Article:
Adding a Relationship

One of the main reasons to plan the design of a database is to see the relationships. Once
the relationships are planned it makes importing data and populating the database easier as
foreign key checks will be in place. To add a relationship, select the primary key for each
table. In this case the primary keys would be the intTestID
field in each table.

Next drag a relationship object from the entity relationship window on the left hand side of
the Visio work area to the drawing area. Each end of the
relationship arrow has a handle,
which can be dropped on a table. Drag the end with the arrow to the table which has the required
value and then drag the end without the arrow to the table that will contain the Foreign Key reference to
the primary key.

At this point there are two tables with a relationship to one another. The database properties
window displays relationship information pertinent to the two tables. In this window the referential
integrity, the type of relationship (one to many, etc.) and notes can be added for each relationship.

Error Checking the Model

As the database is being developed it is useful to error check. Running error check will analyze the
variable types, tables and relationships to determine if there are any problems with the current
design. The error check looks at variable types based on the database driver. To error check select
the database menu item highlight model and then error check. An output window will display any of the
error messages. Once any error messages have been corrected the database can be generated.

Generating the Database

After error checking it is time to create the database. Clicking on the database menu item and highlighting
generate will start the process. The screen of the wizard asks whether
a script should be created, a database should be created, and if a copy should be stored with the model. In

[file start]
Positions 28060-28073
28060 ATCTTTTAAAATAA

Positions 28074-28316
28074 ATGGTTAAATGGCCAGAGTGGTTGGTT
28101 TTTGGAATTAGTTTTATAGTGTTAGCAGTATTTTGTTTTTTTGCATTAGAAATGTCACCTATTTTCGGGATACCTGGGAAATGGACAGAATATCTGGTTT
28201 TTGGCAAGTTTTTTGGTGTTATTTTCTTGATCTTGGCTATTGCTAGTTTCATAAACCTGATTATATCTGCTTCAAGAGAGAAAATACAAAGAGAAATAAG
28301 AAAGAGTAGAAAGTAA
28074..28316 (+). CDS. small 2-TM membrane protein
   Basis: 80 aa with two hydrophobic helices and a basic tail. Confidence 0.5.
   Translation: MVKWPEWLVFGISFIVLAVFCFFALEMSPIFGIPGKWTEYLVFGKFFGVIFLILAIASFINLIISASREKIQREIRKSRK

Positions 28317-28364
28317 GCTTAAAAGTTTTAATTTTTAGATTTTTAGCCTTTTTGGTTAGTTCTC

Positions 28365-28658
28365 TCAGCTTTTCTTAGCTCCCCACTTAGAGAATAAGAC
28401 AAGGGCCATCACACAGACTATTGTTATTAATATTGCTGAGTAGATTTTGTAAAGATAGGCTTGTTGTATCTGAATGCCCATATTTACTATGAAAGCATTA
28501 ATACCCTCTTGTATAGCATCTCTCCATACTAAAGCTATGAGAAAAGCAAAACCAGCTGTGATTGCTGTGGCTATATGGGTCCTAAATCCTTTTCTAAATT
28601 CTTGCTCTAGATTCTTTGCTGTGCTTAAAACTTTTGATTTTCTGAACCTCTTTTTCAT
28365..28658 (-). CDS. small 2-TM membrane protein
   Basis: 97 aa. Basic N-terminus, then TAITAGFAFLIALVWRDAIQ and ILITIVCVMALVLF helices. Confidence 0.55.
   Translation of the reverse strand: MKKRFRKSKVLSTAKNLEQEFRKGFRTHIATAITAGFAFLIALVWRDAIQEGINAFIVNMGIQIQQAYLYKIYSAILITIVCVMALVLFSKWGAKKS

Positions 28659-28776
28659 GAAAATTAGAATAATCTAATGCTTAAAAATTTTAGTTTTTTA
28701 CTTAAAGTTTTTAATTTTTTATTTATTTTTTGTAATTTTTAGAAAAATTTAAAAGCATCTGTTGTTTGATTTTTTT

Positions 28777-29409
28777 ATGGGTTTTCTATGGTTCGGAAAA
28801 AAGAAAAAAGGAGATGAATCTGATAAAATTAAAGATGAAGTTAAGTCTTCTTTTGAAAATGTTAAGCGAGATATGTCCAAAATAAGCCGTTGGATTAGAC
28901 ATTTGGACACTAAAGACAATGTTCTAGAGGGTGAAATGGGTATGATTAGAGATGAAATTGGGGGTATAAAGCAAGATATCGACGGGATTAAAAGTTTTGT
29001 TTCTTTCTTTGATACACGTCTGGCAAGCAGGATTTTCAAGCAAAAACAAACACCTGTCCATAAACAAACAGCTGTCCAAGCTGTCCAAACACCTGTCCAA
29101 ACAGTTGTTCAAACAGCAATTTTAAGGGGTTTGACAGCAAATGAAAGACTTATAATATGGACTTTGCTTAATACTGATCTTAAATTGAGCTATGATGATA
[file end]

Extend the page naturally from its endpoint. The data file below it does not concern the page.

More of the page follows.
most cases creating the database and storing a copy of the model will suffice. The copy of the model is useful
for updating the model or database.
The next screen connects Visio to an existing database or allows the database to be created using an interface
resembling the Data Sources (ODBC) control panel. Clicking next will show the physical
tables that will be created clicking next again will create the database.

Updating the Database

If the “save changes in database” box is checked, the database model and the database diagram can be synched
using the update command. The update command is under the database menu item. This can be useful if
a number of changes have been made to the model or the database. Also, the database structure can be updated
even if the database contains data. It is good practice to backup both the model and the
database at regular intervals.

Conclusions

Maintaining documentation on projects can be difficult. Tools like Visio that allow one to build documentation
into the intial creation of the database facilitate the documentation process. After the database is
built and updated, maintaining the documentation using Visio is much easier than trying to use a spreadsheet
and word processor document. Also, the ability to sych between the database and the documentation program
saves a lot of time, especially after changes are made to a database and the documentation needs to be updated.